To support their new economies, native North Americans established decentralized governance structures with a variety of political checks and balances to prevent dictatorial leaders from taking power and to ensure that all members of a society had a say. Power and prestige lay not in accumulating wealth but in ensuring that wealth was wisely distributed, and leaders earned support in part by being good suppliers and wise distributors. Many polities established councils of elders and balanced power by linking leaders such as the war leader and the peace leader; setting up councils for men and women; and operating among family clans with members in multiple cities. For example, in the Haudenosaunee (Iroquois) Confederacy, female clan leaders elected male representatives to the Confederacy Council and could replace them if they failed to serve the people. In most societies in North America, all people—women and men alike—had a say in important decisions, such as choosing a new leader, going to war, or making peace. As Anishinaabe historian Cary Miller wrote in her book Ogimaag: Anishinaabeg leadership, 1760–1845Native American non-hierarchical political systems “were neither weak nor arbitrary, but highly organized and deliberate.”

Ogimaag – Anishinaabeg leadership, 1760-1845

By means of Cary Miller

Underlying the structural changes was an ideological shift towards reciprocity, an ideal of sharing and balance that underpinned the economy, politics and religion in much of the continent. For example, the Sonoran Desert-dwelling O’odham developed a him day, or “way of life,” which teaches that people are expected to share with each other based on what they have, especially the needs for food, water, and shelter. Reciprocity is not merely generosity; Giving away a surplus is an investment, an insurance policy that will help others in your own time of need. “Connection with others improved the chances of overcoming any calamity or disaster that might befall the individual or group,” wrote Lumbee lawyer Robert A. Williams Jr. in his book Linking Arms: Visions of Justice and Peace from the American Indian Treaty, 1600–1800.

Linking Arms – American Indian Treaty Visions of Justice and Peace, 1600-1800

By means of Robert A. Williams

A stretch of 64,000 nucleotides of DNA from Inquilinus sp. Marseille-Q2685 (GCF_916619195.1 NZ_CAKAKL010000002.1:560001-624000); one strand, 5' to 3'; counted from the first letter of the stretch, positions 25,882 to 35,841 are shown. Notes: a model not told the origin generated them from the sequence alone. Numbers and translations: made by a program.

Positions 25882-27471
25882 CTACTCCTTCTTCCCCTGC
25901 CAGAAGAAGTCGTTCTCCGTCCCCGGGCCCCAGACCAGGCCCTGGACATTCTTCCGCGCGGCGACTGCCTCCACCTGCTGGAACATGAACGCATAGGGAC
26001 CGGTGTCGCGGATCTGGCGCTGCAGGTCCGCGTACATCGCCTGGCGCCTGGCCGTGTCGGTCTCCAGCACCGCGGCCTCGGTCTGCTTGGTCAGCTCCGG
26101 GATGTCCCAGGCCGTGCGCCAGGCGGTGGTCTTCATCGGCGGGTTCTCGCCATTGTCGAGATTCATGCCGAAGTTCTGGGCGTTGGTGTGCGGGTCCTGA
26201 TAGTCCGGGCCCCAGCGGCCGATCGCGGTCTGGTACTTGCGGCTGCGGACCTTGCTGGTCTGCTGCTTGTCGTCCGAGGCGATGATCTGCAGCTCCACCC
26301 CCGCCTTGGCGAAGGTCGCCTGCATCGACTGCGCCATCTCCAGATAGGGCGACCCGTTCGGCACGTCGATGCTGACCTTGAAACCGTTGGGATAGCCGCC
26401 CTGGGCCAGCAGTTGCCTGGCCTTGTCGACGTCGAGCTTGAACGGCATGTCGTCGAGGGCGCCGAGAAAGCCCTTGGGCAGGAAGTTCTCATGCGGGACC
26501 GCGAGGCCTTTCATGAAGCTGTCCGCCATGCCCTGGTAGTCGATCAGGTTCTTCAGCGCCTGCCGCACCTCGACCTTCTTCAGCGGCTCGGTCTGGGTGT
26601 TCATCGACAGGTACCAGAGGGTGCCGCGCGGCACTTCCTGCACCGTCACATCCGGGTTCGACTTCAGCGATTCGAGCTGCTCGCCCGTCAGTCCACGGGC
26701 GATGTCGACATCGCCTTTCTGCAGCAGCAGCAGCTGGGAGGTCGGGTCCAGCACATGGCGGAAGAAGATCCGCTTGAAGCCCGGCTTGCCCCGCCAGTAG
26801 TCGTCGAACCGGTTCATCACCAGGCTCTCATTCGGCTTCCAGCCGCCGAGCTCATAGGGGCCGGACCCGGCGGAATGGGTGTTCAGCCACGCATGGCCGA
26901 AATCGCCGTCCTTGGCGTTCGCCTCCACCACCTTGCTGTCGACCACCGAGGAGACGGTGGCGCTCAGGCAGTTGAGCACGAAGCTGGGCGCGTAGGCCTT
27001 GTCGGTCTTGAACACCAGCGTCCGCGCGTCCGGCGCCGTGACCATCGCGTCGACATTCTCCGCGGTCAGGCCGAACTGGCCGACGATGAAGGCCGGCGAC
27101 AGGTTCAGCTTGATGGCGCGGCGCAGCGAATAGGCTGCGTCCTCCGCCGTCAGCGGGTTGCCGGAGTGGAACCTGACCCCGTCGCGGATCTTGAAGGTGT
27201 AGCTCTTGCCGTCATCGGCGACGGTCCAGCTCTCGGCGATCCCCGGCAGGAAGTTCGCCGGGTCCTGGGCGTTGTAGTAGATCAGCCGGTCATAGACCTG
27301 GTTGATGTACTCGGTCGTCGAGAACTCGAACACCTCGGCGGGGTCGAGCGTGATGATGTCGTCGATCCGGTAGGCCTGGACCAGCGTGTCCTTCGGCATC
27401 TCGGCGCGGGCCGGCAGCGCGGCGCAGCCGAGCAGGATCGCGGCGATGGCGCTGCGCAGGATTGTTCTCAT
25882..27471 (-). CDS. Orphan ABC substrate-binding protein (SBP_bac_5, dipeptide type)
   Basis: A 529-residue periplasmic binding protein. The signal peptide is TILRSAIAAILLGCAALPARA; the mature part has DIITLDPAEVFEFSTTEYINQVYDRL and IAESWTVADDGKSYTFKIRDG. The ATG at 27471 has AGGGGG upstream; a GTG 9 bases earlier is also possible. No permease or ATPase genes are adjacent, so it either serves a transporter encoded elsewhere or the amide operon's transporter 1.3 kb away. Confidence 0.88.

By the end of the 14th century, the civilizations of what are now the United States, Canada, and northern Mexico were more different from Western Europe than you might have predicted during the Medieval Warm Period. From Russia to England, Europe moved in the opposite direction in response to the changing climate. When the drought and then the Little Ice Age hit, hundreds of thousands of Europeans starved, and the famines made people more susceptible to the Black Death, which hit especially hard in the cities. Western Europeans, like North Americans, sought a ruling system that could best keep people fed and safe, but they took the opposite approach.

As Western Europe recovered from the devastation of the Black Death and the end of the Medieval Warm Period, it generally became more centralized under the rule of hereditary absolute monarchs. Europe’s rulers amassed military power at home and abroad, built large armies and invested in new military technologies, including firearms. Militarization reduced the status of women’s labor, and in contrast to the complementary gender structures that developed in indigenous North America, patriarchy was the basis of power in Western Europe, from the pope and kings, to lords and priests, down to husbands within households. Through mercantilism and colonization, Europeans sought natural resources abroad to increase their power at home. That impulse brought them into contact with native North Americans, whose adaptive history they could not see. They also could not see how deliberately the Native Americans had decentralized their systems of government.

Native Americans who visited European cities or even colonial towns were shocked by the inequality and lack of freedom. For example, the Muscogee Creek chief Tomochichi visited London in 1734 and expressed surprise that the British king lived in a palace with unnecessarily many rooms. One Englishman wrote that Tomochichi noted that the English “knew many things that his countrymen did not know,” but “lived worse than they did.” In turn, there were Europeans who wondered how North American societies could exist with dramatically fewer restrictions – and less poverty – than their own. They generally labeled Native American societies as primitive rather than recognizing them as complex adaptations. Yet human choices had created these striking contrasts in response to the same changed climate.

The descendants of North America’s great cities came to see the value of trying to get along better with each other. What if, instead of doubling down on the way we have lived, we did what the indigenous North Americans of the 13th and 14th centuries did, and developed more balanced and inclusive economic, social and political systems that fit our changing climate? What if we made spreading prosperity and distributing decision-making more broadly our top priority? It sounds unprecedented, but it has happened before.


This article is adapted from Kathleen DuVal’s upcoming book, Native Nations: A Millennium in North America.

Indigenous Nations – A Millennium in North America

By means of Kathleen Du Val